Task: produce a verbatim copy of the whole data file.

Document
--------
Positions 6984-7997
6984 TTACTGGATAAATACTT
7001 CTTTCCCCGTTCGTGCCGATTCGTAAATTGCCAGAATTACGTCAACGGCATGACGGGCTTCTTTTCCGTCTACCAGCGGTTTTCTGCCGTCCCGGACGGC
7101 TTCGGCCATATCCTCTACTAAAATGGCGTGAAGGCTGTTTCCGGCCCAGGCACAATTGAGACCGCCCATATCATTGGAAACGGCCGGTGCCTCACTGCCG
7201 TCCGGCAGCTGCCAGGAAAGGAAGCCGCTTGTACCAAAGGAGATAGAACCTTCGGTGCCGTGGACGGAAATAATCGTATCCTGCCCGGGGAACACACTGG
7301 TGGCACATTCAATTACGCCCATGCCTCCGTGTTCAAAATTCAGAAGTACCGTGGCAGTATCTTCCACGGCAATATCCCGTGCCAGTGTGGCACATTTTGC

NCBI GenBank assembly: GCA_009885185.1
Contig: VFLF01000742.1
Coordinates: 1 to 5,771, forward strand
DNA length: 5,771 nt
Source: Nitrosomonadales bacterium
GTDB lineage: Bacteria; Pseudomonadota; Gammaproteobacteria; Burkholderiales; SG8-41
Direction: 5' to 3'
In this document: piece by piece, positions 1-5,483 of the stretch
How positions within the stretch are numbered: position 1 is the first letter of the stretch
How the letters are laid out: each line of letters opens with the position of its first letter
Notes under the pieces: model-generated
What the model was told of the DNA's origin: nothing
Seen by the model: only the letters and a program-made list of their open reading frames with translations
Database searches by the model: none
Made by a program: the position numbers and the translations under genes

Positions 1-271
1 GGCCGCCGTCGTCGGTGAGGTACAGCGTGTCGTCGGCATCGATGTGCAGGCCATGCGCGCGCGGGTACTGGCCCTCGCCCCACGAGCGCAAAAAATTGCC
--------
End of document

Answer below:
Positions 6984-7997
6984 TTACTGGATAAATACTT
7001 CTTTCCCCGTTCGTGCCGATTCGTAAATTGCCAGAATTACGTCAACGGCATGACGGGCTTCTTTTCCGTCTACCAGCGGTTTTCTGCCGTCCCGGACGGC
7101 TTCGGCCATATCCTCTACTAAAATGGCGTGAAGGCTGTTTCCGGCCCAGGCACAATTGAGACCGCCCATATCATTGGAAACGGCCGGTGCCTCACTGCCG
7201 TCCGGCAGCTGCCAGGAAAGGAAGCCGCTTGTACCAAAGGAGATAGAACCTTCGGTGCCGTGGACGGAAATAATCGTATCCTGCCCGGGGAACACACTGG
7301 TGGCACATTCAATTACGCCCATGCCTCCGTGTTCAAAATTCAGAAGTACCGTGGCAGTATCTTCCACGGCAATATCCCGTGCCAGTGTGGCACATTTTGC

NCBI GenBank assembly: GCA_009885185.1
Contig: VFLF01000742.1
Coordinates: 1 to 5,771, forward strand
DNA length: 5,771 nt
Source: Nitrosomonadales bacterium
GTDB lineage: Bacteria; Pseudomonadota; Gammaproteobacteria; Burkholderiales; SG8-41
Direction: 5' to 3'
In this document: piece by piece, positions 1-5,483 of the stretch
How positions within the stretch are numbered: position 1 is the first letter of the stretch
How the letters are laid out: each line of letters opens with the position of its first letter
Notes under the pieces: model-generated
What the model was told of the DNA's origin: nothing
Seen by the model: only the letters and a program-made list of their open reading frames with translations
Database searches by the model: none
Made by a program: the position numbers and the translations under genes

Positions 1-271
1 GGCCGCCGTCGTCGGTGAGGTACAGCGTGTCGTCGGCATCGATGTGCAGGCCATGCGCGCGCGGGTACTGGCCCTCGCCCCACGAGCGCAAAAAATTGCC